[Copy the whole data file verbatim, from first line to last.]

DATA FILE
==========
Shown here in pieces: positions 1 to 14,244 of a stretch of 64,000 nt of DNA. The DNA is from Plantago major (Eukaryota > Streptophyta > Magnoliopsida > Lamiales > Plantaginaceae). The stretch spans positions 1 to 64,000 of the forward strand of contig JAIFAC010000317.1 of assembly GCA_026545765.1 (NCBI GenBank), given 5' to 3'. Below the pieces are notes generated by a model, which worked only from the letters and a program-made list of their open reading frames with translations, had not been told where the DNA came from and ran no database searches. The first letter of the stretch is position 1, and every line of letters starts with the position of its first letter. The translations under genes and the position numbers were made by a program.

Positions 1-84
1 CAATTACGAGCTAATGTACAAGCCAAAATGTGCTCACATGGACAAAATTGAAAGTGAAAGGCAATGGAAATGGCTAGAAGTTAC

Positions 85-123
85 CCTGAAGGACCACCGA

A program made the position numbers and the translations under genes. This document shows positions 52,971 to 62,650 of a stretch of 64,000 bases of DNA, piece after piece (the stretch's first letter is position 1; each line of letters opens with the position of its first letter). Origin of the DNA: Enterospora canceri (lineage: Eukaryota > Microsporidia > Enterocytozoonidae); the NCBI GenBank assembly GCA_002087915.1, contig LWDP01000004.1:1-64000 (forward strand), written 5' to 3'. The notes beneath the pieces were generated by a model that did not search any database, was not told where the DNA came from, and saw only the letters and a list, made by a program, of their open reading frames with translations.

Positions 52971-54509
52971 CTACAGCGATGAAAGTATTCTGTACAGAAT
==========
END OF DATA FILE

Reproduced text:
Shown here in pieces: positions 1 to 14,244 of a stretch of 64,000 nt of DNA. The DNA is from Plantago major (Eukaryota > Streptophyta > Magnoliopsida > Lamiales > Plantaginaceae). The stretch spans positions 1 to 64,000 of the forward strand of contig JAIFAC010000317.1 of assembly GCA_026545765.1 (NCBI GenBank), given 5' to 3'. Below the pieces are notes generated by a model, which worked only from the letters and a program-made list of their open reading frames with translations, had not been told where the DNA came from and ran no database searches. The first letter of the stretch is position 1, and every line of letters starts with the position of its first letter. The translations under genes and the position numbers were made by a program.

Positions 1-84
1 CAATTACGAGCTAATGTACAAGCCAAAATGTGCTCACATGGACAAAATTGAAAGTGAAAGGCAATGGAAATGGCTAGAAGTTAC

Positions 85-123
85 CCTGAAGGACCACCGA

A program made the position numbers and the translations under genes. This document shows positions 52,971 to 62,650 of a stretch of 64,000 bases of DNA, piece after piece (the stretch's first letter is position 1; each line of letters opens with the position of its first letter). Origin of the DNA: Enterospora canceri (lineage: Eukaryota > Microsporidia > Enterocytozoonidae); the NCBI GenBank assembly GCA_002087915.1, contig LWDP01000004.1:1-64000 (forward strand), written 5' to 3'. The notes beneath the pieces were generated by a model that did not search any database, was not told where the DNA came from, and saw only the letters and a list, made by a program, of their open reading frames with translations.

Positions 52971-54509
52971 CTACAGCGATGAAAGTATTCTGTACAGAAT